By the way~ I have reinvigorated my Flickr account and a whole new patch of photos (14 sets!!!) can be found there now.  Feel free to take your time there~
The are the photos, here.

Ahhh, Wednesday, how I do loathe you~ It is the only day of the week where my co-teacher is less-than-reasonable. (The following comment has been censored for the viewing public’s lack of interest.) But it’s cool, because today is test day and I don’t have to deal with her even slightly.  And I get to go home at noon.  Not so bad at all.

Well, I think it’s about time that I get back into working on some of these time-sensitive projects in my hands…
To give a list, I’ve got one book for a friend that I’m editing, 600 of 750 pages through.  My own short story edit~ still have to write a keen introduction for it, needs to be released to the 20 waiting draft-readers that are looking for it by the end of the week. An infographic about entering a specific website as a second-language-user, catered to the foreign language so that the user can enter into the program. And then I’ve got to finish editing photos for the calendar I’m  giving folks for Christmas, but of course, I’ve got to finish getting it done this week so that the printer can send them out on time.

~Oh, and I did end up having that coffee, and it was good.

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Seattle Journal

Click the link below to view the file.

It is 25 mb so it can easily take some time.

Enjoy!

Seattle Trip Summer 12

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What the teaching is really like

I would like to write about the experience of teaching in the four schools that I am in the employ of. I don’t think that that is something that I have quite done here in this forum yet.

There are four. One is my primary place, the other three are secondary. That is to say, that at the one, they take care of my paperwork etc. as well as having me in their halls two days of the week as opposed to the others which only get one. Their names are Eumo, Nongnam, Gaeryoung, and Gammun. They are all middle schools, so I teach the three grades of what the American system would call seventh, eighth and ninth grades, but are called first, second, and third here. In each school, may it be elementary level, middle or high, each level gets a new numbering. It’s just how it’s done.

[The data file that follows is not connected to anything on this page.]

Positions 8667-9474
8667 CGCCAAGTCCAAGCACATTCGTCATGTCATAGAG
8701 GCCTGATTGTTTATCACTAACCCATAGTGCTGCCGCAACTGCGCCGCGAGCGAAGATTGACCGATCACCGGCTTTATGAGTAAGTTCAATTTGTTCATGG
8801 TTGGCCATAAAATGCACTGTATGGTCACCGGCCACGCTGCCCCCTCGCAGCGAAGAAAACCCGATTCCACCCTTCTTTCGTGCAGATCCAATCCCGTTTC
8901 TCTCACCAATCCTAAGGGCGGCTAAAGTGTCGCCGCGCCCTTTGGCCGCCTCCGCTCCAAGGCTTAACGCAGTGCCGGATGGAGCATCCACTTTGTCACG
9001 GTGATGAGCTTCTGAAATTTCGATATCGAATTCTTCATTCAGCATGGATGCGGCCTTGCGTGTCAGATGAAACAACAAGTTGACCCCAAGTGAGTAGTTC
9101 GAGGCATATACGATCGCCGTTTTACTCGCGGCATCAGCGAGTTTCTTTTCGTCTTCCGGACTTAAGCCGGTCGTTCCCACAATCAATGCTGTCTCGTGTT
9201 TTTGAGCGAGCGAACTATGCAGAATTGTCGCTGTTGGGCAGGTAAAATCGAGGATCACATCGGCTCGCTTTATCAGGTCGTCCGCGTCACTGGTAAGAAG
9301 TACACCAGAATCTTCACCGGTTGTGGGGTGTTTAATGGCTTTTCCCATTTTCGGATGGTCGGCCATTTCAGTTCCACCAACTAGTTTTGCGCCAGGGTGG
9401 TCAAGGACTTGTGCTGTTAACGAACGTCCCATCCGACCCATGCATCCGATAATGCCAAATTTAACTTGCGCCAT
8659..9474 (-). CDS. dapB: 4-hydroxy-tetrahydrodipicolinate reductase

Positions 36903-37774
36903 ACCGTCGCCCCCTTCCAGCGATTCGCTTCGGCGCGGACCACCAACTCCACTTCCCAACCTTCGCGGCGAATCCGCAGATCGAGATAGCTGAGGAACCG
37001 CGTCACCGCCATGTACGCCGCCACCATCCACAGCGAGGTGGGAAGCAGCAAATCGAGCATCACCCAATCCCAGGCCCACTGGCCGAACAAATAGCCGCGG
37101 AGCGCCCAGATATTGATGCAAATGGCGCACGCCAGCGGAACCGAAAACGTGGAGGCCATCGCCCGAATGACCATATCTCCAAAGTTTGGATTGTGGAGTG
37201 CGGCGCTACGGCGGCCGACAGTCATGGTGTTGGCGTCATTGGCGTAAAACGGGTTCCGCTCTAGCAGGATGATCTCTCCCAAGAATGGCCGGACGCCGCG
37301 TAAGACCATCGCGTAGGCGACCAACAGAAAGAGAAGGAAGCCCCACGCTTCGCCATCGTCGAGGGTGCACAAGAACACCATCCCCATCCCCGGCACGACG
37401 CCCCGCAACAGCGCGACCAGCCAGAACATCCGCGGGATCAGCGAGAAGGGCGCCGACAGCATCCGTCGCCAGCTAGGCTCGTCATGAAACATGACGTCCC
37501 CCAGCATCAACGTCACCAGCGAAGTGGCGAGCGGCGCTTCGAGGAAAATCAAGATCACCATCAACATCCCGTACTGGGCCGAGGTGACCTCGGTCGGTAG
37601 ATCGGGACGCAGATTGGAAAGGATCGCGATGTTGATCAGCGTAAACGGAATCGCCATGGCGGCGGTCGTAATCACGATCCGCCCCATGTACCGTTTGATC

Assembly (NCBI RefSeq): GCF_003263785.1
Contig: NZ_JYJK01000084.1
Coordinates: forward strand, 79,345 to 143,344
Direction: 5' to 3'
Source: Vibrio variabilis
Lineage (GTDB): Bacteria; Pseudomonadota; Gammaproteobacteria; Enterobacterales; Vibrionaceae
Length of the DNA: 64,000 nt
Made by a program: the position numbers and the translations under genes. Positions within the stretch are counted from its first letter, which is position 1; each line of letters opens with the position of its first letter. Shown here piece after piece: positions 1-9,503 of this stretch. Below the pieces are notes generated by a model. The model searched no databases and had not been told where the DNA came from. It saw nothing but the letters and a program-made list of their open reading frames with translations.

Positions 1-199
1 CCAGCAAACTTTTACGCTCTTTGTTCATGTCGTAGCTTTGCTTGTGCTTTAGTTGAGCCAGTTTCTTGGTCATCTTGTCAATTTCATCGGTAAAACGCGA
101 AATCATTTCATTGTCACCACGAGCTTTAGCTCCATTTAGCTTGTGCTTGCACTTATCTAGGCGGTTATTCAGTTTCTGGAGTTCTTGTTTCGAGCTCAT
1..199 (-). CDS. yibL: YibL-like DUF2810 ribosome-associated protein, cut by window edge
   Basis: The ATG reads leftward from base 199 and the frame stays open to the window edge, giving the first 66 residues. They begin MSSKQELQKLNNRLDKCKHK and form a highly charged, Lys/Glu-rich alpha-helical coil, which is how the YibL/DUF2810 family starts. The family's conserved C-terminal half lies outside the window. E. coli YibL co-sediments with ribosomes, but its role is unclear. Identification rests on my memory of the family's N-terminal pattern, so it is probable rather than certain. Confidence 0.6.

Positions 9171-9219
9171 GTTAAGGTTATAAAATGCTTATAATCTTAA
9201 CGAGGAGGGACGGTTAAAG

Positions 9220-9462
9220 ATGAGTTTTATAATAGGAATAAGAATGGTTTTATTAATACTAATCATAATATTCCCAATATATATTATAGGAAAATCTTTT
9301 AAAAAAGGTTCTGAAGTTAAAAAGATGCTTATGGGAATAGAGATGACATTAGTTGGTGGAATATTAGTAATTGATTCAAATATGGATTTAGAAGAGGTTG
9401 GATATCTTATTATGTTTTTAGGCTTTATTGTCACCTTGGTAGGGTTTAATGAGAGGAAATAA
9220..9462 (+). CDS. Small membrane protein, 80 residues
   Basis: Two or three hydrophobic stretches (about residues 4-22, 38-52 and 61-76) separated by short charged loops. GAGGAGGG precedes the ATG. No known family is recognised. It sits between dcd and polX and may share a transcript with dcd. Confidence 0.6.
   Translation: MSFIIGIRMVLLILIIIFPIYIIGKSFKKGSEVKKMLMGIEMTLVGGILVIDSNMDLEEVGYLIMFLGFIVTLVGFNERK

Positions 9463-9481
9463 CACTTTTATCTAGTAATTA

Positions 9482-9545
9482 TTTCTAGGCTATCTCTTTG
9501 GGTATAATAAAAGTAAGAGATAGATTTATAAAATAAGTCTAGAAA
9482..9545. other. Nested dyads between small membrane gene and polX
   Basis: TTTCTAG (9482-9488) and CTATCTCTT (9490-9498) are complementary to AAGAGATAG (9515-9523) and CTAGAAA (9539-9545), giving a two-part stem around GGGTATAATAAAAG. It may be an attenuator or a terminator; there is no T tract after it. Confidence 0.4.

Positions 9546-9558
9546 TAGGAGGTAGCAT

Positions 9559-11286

I am writing this recollection during the winter break. As such, we are about to begin, not just a new term, but a new year. The calendar year from the lunar cycle is what the school’s calender is created from. So, come March second, the new year will begin. I tell you this, so that you not only understand the cycle, but also, because I will be making reference to numbers of students in certain grades, and my schedule from one day to the next, and I would have it understood they refer to the year that has just passed, not the one that will begin in about a week’s time.

With that, I would like to begin sketching for you what my days are like at these schools. Every Monday, I go to Eumo. As with the other schools, I am given a ride by my co-teacher. It is a courtesy they extend to me, that I understand to be so, as other teachers in the district have not reported similarly. So I meet my co-teacher at an agreed location nearby, and we set off to the school. The ride takes about 20 minutes, and is really a beautiful one. I live in a fairly rural area. The town is surrounded by farmland. Grapes, mushrooms and pears are the strongest crops beyond the ever-present rice paddies that stretch into the distances. But there is also industry. Right now, there is a large, sprawling complex that is being expanded upon that will give rise to an extension of the chemical company that claims credit for the construction on the walls that border the project. It is truly a giant campus, and must employ thousands of people. But the ride, the ride to school only sees this tumor of man for an instant as we speed past it into the hills where the school is located.

Eumo is a fairly small school compared to my experience, but it is the largest of the four at which I teach. It has only 62 students and close to 15 staff including all the teachers, admin. And the man who takes care of things otherwise. He’s more the handyman than a janitor. In fact, in Korea, it is the students who clean the schools. Every day they will pull out the brooms, pull out the mops, and go to it for about half an hour. Every day. Every student.

So Eumo begins at 9:00. We arrive at about 8:00 so that we can get our things together, and start into thinking about our days. I will often not need all the time for preparation, so I often have a book or something else to keep busy with. More on “desk-warming” soon. And as 9:00 rolls around, well, I keep sitting there, because I don’t have a class until fourth period. Yea, between the hours of 9:00 and 11:45, there is absolutely nothing required of me other than my kind patience. So here is where desk-warming comes in. Desk warming is the term that is given to this situation where I as a foreign teacher am asked to simply sit still, and watch the clock turn until the class that they have set for me arrives, and the right tone is struck in the chimes.